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  • Allis-Chalmers Model WC


    A 1939 Model WC. 1942 Model WC at Jarrell Plantation A 1947 Model WC. A 1948 Model WC. The Model WC was a tractor made by Allis-Chalmers from 1933 to 1948. The WC was designed from its start as a nimble, low-cost, but well-powered row-crop tractor that would make the best use of pneumatic rubber tires, which Allis-Chalmers had just introduced to agriculture in 1932. A successful model at the historical height of row-crop tractor demand, the WC was the best-selling tractor model that Allis-Chalmers ever built. The WC was the Model W variant tailored to cultivating, thus the W + C (for "cultivating") name. Other W variants, such as the WD and WF, followed later (in lower numbers). The WC was popular in the Great Depression for its good value, affordable price, and frugal design elements. Two factors that lowered its cost of manufacture, and thus its sales price, were that it was made partially from off-the-shelf components, and that its steel channel iron frame eliminated the need for large, heavy castings for the transmission and rear end (as were often used in tractors of the era). Its power was ample for the time and class, allowing it to pull a two-bottom plow.

  • Deutz-Allis


    Deutz-Allis was formed when Deutz-Fahr of Germany, part of KHD, purchased the agricultural assets of the Allis-Chalmers corporation in 1985. Deutz-Allis was eventually sold to the Allis-Gleaner Corporation, or AGCO), in 1990. Deutz-Allis tractors and equipment were renamed in North America to be AGCO-Allis, but continued in South America until 2001, when the South American operations were renamed AGCO-Allis. In Argentina, was made the Deutz-Allis 5.125 L and the Deutz-Allis 5.190 . In North America, Deutz-Allis tractors carried both the traditional Deutz-green color, and Allis-orange color. In South America they were Deutz-green.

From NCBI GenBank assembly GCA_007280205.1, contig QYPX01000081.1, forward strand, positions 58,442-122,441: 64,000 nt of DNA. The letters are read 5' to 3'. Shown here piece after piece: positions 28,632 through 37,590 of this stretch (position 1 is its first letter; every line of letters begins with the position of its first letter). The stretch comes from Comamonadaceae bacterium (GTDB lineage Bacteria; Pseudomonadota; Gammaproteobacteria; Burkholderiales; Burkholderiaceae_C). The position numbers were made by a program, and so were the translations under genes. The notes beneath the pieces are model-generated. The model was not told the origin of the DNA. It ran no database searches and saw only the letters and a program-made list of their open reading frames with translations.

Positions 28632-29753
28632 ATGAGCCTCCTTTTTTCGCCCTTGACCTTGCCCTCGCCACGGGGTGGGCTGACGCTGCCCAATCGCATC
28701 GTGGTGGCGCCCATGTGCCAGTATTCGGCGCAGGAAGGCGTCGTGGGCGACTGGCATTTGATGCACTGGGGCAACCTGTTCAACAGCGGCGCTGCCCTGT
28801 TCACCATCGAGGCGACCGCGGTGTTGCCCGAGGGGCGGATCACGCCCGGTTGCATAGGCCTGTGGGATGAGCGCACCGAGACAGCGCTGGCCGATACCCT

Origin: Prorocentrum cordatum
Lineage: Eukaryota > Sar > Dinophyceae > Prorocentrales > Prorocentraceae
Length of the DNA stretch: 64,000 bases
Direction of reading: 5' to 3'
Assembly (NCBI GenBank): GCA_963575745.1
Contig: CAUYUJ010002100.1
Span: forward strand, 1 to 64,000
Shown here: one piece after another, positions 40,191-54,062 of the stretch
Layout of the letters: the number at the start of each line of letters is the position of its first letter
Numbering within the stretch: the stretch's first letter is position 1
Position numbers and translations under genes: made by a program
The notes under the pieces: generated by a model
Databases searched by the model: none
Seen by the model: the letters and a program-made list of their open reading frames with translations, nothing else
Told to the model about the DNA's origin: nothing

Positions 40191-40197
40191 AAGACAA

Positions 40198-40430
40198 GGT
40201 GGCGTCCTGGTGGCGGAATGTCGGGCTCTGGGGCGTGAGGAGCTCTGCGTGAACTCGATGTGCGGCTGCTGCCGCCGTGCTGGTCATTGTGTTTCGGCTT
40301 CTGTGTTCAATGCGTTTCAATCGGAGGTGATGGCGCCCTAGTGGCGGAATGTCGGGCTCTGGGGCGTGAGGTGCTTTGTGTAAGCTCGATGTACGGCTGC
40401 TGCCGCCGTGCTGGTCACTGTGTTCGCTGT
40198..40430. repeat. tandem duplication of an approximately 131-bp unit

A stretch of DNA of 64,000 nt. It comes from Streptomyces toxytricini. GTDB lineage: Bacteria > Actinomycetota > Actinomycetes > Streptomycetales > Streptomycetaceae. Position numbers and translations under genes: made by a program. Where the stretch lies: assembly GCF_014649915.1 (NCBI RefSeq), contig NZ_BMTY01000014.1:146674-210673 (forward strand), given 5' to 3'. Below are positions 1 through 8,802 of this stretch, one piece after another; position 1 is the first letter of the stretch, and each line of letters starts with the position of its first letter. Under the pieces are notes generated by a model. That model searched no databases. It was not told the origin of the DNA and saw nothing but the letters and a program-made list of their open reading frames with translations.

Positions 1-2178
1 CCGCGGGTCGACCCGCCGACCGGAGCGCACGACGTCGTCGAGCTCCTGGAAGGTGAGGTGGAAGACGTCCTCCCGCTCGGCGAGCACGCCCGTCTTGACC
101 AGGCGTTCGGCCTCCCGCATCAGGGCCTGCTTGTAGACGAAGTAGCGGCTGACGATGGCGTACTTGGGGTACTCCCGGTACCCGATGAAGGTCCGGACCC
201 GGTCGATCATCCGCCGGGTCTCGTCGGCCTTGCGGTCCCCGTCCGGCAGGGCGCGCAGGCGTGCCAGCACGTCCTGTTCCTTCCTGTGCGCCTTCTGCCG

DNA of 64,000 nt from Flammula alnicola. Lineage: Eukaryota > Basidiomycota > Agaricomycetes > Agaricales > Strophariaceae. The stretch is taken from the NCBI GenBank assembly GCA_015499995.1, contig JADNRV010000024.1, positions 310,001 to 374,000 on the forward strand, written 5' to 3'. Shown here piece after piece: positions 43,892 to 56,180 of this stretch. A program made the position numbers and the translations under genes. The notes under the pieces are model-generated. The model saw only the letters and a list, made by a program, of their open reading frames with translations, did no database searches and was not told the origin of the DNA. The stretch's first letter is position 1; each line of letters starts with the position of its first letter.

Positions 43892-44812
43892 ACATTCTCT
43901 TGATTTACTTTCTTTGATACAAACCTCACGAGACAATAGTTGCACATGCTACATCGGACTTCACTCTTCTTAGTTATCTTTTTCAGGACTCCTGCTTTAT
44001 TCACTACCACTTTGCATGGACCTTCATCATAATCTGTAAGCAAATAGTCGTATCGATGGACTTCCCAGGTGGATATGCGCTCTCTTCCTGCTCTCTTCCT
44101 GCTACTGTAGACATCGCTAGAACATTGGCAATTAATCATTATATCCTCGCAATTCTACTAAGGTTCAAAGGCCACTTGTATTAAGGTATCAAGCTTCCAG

• Allis-Chalmers


    Allis-Chalmers was a U.S. manufacturer of machinery for various industries. Its business lines included agricultural equipment, construction equipment, power generation and power transmission equipment, and machinery for use in industrial settings such as factories, flour mills, sawmills, textile mills, steel mills, refineries, mines, and ore mills. The first Allis-Chalmers Company was formed in 1901 as an amalgamation of the Edward P. Allis Company (steam engines and mill equipment), Fraser & Chalmers (mining and ore milling equipment), the Gates Iron Works (rock and cement milling equipment), and the industrial business line of the Dickson Manufacturing Company (engines and compressors). It was reorganized in 1912 as the Allis-Chalmers Manufacturing Company. During the next 70 years its industrial machinery filled countless mills, mines, and factories around the world, and its brand gained fame among consumers mostly from its farm equipment business's orange tractors and silver combine harvesters. In the 1980s and 1990s a series of divestitures transformed the firm and eventually dissolved it. Its successors today are Allis-Chalmers Energy and AGCO.

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